Gary Con XVI GM's Cup,
featuring Geezel from Snarfquest

Towards the end of the game I ducked out into the hall to fill up on Spotted Cow beer from one of the Happy Hour stations, so this is a good point to show off my GM's Cup featuring art from Larry Elmore's Snarfquest comic, which ran for years in Dragon magazine in the mid-1980s. Other cups available this year featured Telerie and Snarf himself. Elmore was a guest at the con once again this year, and there was even a Snarfquest 5E D&D game as an event.

My last game of the day was part of the Legends of Roleplaying Tournament, an annual AD&D tournament organized by Paul Stormberg. For each one, Paul develops a scenario derived from old school material; for example, 2019 featured a sequel to the module B1 that was newly co-written by Paul and Mike Carr. This year's scenario was listed as "Depths of Terror", a level hidden deep within Gary Gygax's Castle Greyhawk. However, as a surprise, it actually turned out to be an expanded version of The Tomb of Ra-Hotep, a 1970s dungeon by Alan Lucien that Gygax hid in part of Castle Greyhawk, and which inspired Gygax's own Tomb of Horrors. The version for the tournament was expanded by Paul from the original together with additional vintage campaign material supplied by Lucien. Paul later indicated on Facebook that he plans to publish this version soon.

I joined a team of ten players who drew Steve Winter, former TSR employee, as our DM. I've played in Steve's games a number of times, including the in-person tournament in 2019. My group this time was very clever, and did a great job with the riddles and devious traps, placing 5th out of the 13 teams, and only a few points behind another team.

Dave and I after his game,
photo by one of the other players.

After the tournament ended, I stopped by to say hi to Dave W. of RPG Retro Reviews, who was running a 6-hour session of the original Tower of Zenopus dungeon using the Holmes Basic rules. I had met Dave in person back in 2020 when he played in my Zenopus sequel at the second Scrum Con

The strong Halfling; note this is after leveling,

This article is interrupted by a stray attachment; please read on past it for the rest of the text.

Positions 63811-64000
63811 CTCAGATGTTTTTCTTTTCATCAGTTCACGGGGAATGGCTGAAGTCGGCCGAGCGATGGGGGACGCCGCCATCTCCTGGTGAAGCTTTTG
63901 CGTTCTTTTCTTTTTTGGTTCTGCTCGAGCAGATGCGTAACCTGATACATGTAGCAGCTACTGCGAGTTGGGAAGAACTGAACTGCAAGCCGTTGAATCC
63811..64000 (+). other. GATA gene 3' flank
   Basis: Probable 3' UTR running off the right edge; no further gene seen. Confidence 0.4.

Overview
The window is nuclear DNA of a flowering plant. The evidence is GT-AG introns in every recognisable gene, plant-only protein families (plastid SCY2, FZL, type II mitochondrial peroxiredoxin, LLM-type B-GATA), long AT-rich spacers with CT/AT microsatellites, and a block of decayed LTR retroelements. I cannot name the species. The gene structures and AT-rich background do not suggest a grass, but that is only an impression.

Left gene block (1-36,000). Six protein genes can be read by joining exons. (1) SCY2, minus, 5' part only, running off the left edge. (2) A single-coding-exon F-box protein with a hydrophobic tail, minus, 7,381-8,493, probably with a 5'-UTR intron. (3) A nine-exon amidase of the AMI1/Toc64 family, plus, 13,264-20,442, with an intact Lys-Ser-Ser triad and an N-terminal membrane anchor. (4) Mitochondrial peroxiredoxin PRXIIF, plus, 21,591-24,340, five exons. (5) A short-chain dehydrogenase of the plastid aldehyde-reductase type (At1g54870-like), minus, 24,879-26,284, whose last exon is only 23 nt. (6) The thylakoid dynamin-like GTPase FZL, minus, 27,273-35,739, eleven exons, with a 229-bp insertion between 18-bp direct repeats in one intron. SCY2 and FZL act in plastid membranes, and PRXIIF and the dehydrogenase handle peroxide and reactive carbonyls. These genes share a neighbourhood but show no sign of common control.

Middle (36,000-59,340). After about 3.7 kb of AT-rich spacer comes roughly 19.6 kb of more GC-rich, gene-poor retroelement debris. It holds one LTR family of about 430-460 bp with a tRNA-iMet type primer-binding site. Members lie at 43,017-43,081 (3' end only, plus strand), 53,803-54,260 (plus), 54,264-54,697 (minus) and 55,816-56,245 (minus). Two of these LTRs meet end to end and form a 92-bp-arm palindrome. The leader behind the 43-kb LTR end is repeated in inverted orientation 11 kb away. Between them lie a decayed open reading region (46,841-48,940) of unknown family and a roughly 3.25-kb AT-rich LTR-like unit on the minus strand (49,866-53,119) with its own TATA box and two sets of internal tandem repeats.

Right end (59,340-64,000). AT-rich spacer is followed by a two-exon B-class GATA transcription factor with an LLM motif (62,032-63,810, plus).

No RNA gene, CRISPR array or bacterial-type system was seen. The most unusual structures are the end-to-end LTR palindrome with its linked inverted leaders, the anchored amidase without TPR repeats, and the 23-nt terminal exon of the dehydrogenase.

so the level should be 2, not 1

By the time I arrived, another player had already left, so I ended up running his PC, a halfling with 18 strength (!), for the last hour of the game. He was mostly silent during my time due to my knowledge of the dungeon. The party had already rescued Lemunda, earning her father the mayor's favor, but I witnessed showdowns with the flying dagger (which killed a PC), the ghouls, and the evil thaumaturgist. I always enjoy see other folks spin on this ur-dungeon. 

This report continues with Days 3 and 4.

Friday, April 1, 2022

Gary Con 2022: Day 1

Promo featuring "Beyond the Cosmic Veil" illustration by Doug Kovacs.
See a larger version of the art here on FB.

Last weekend Gary Con returned as an in-person event, after going virtual ("ethereal") for two years due to the pandemic, and was once again held at the enormous Grand Geneva hotel near the town of Lake Geneva, once home to Gary Gygax and TSR. I too returned, attending for my third time in-person, and fifth overall, and running two different D&D scenarios for the first time ever. 

Here are the highlights of my first day, Thursday the 24th, when I joined in three games:

The Tower of Ulission, the first part of an OD&D tournament written by Dave Emigh for Winter War in the 1977, and then later published as a module by Judges Guild in 1979, which was run by Demos, who blogs at the OSR Grimoire. Lots of riddles and problem-solving in this one, as well as combat. There was a heavy Tolkien influence to the under-appreciated Emigh's world-building, including the inclusion of verse (!). Our party finished our mission, but there was a shocking unexpected twist at the end that I've never encountered in a D&D adventure before! Demos, who also goes by paleologos, has an extensive review of the published module over here at Dragonsfoot. I also played in the second round of this tournament, which will covered in my post for Day 3.

Hell's Highway

I like to play miniatures games between RPG sessions for a break, so my next event was Hell's Highway, a Mad Max/Fury Road-inspired miniatures racing game using modded matchbox cars, the rules for which were developed and run at the con by Brad Poikonen. In this scenario we raced between checkpoints on a cloth gameboard covering the entire table, attempting to earn fuel for our tribe while battling with the other contestants. Brad mentioned that they were hoping to run a Kickstarter to produce the game.

Paul Stormberg DMing with his custom screen;
photo by fellow player Jonathan B.

In evening I played in Lost Crypts of the Fire Opal, a fleshed-out version of the Sample Dungeon from the AD&D Dungeon Masters Guide (1979). The expansion and running of the game was done by Paul Stormberg, the maestro who organizes the entire Legends of Wargaming and Legends of Role-playing Game Halls for Gary Con. 

Slepni Svenhaas with character portrait by Jeff Dee

I ran the pre-gen Slepni Svenhaas, a mountain dwarf who was assisting his brother Grupni, also in the party in finding the Fire Opal in hopes of becoming the next king of their kingdom. The party was large and played great, with lots of problem-solving, but we ended abruptly with a near-TPK caused by use of Unseen Servant! We were too clever for our own good. 

This series continues with Day 2 of Gary Con.